The Filipino workers’ out-migration is also creating a brain and brawn drain affecting the pool of qualified and skilled workers. In 2013, there were 10.2 million Filipinos overseas. In addition, there has been a drop in industry enterprises participating in TVET, demonstrated by the low enrollment of enterprise-based modality training even if it is the most successful modality in terms of employability, with an average employment rate of 68.9 percent.
Access to TVET also poses a challenge. Limited funding and other resource limitations contribute to certain sectors not being attended to and reached by TVET. One such sector is the marginalized and disadvantaged poor, which government data in 2015 recorded at 21.6 percent.
To address these problem areas and challenges, the NTESDP 2018-2022, has set five broad objectives:
- Create a conducive and enabling environment for the development and quality service delivery of the TVET sector;
- Prepare the Philippine workforce for the challenges posed by the Fourth Industrial Revolution;
- Assure industries with high economic and employment growth potentials and provide them the required quantity of quality workforce;
- Directly and more vigorously address workforce needs of the basic sectors and the disadvantaged; and
- Instill values and integrity in the conduct and delivery of TVET in the whole sector
The Strategic Responses
The achievement of these objectives is recognized to pave the way for changes on how the Philippines should view the world of work and influence and create new ways of thinking, learning, and working. The TESDA recognizes that this world of work demands more knowledgeable and skilled workforce, innovative and sustainable approaches, globally competitive standards, and ease of access and mobility for TVET stakeholders. The NTESDP is envisioned to address these demands. It has outlined strategic responses to address the five objectives. These are:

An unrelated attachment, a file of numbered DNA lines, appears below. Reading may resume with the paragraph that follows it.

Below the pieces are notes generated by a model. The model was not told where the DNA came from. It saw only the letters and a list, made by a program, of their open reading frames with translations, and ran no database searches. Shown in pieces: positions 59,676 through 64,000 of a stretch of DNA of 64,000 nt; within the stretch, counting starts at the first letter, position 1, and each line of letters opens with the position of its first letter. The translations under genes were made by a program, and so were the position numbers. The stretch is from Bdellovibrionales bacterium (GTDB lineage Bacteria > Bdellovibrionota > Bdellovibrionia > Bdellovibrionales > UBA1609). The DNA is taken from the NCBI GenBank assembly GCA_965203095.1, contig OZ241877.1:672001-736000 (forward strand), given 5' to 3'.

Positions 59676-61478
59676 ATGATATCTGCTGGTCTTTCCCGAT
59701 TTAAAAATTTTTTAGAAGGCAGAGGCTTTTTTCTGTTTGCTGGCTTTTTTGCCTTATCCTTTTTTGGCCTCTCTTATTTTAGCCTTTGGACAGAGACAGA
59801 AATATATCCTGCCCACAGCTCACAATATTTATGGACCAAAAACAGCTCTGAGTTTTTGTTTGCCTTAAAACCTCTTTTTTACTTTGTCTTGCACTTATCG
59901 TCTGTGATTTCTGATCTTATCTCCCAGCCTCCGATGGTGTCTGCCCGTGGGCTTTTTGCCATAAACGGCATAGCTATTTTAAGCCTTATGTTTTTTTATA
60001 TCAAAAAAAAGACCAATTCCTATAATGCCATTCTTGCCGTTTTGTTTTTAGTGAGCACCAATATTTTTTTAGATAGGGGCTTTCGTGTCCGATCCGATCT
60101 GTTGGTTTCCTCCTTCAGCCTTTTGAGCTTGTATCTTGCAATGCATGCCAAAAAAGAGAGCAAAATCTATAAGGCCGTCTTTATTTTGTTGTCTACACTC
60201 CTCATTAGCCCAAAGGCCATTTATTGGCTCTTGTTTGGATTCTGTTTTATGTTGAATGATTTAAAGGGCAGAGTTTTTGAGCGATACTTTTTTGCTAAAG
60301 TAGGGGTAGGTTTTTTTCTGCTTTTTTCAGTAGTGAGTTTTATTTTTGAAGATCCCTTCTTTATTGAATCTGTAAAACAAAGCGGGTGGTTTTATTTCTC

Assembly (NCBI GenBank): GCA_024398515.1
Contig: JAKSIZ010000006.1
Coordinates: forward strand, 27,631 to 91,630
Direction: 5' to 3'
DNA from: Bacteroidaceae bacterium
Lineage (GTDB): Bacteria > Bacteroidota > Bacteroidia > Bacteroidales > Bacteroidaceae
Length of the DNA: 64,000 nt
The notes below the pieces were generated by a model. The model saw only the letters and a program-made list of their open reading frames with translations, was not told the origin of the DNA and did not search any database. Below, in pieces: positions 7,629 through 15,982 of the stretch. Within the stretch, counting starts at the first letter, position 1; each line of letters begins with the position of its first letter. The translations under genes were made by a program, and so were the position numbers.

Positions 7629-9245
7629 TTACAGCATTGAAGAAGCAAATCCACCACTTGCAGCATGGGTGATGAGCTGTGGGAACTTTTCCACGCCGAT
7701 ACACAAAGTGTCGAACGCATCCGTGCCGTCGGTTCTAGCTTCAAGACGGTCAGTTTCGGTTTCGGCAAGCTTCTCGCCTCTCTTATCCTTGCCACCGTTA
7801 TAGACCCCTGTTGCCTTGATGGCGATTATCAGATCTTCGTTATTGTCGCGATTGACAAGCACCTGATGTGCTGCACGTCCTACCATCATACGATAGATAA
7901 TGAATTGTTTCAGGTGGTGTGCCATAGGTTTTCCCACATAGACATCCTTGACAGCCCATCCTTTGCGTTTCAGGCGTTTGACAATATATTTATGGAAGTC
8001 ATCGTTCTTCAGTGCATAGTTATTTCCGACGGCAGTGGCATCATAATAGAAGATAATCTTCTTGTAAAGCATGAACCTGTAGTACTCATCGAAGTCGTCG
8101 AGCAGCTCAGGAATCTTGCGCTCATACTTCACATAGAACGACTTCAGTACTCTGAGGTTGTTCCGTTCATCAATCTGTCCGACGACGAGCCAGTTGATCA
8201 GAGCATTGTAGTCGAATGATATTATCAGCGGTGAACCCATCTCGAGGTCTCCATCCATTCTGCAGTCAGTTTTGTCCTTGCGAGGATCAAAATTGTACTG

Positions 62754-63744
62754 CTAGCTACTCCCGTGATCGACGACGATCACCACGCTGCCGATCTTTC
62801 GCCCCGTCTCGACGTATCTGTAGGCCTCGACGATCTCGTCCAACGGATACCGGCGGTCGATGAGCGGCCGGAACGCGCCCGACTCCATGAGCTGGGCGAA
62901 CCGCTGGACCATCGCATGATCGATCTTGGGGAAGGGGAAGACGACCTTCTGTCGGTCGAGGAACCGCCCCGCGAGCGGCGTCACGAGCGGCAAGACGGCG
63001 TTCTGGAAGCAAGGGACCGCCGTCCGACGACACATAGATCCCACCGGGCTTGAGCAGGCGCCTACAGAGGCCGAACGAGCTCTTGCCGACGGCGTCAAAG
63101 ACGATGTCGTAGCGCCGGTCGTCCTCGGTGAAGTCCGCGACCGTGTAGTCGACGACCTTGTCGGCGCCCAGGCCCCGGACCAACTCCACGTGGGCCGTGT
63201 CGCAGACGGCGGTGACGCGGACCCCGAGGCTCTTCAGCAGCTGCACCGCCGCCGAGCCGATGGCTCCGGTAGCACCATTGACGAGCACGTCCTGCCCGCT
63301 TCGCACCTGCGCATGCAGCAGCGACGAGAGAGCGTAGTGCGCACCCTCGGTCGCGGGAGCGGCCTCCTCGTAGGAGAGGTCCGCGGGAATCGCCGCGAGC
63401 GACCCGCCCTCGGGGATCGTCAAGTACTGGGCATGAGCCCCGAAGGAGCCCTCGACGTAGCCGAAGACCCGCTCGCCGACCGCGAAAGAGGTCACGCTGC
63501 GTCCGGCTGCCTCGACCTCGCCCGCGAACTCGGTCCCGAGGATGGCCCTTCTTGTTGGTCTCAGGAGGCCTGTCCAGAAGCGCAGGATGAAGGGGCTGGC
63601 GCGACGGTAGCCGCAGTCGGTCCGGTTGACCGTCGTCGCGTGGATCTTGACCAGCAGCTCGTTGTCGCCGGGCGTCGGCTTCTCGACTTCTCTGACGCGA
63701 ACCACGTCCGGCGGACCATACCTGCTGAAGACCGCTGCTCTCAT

- TVET with Agility—to prepare the Philippine workforce for global competitiveness and future world of work;
- TVET with Scalability—to deliver high quantity job-ready, quality workforce; and
- TVET with Flexibility and Sustainability for social equity and economic inclusion.
These strategic responses are resolutely supported by organizational initiatives, as follows:
- TVET with Conducive and enabling environment, for development and quality service delivery; and
- TVET with Integrity, to instill sector credibility and client confidence.
These responses are designed to allow TVET to be vigilant and adaptable to changes in the sector. The NTESDP focuses on the preparation and anticipation of stakeholders’ needs through skills forecasting and anticipation and other research and development approaches; close engagement with clients to keep pace with their demands for the world of work and to be responsive with the needs of society in general; and the development of a comprehensive, inclusive and equitable service delivery to all Filipinos.
The NTESDP emphasizes convergence and collaboration of government units, industries, the academe, and relevant organizations for a successful, holistic service output.
The TESDA, together with the TVET sector, commits to address the issues, problems, and gaps culled from the lessons of the previous Plans in order for the sector to remain relevant. In sum, the NTESDP 2018-2022 aspires to pursue and achieve Quality TVET for All.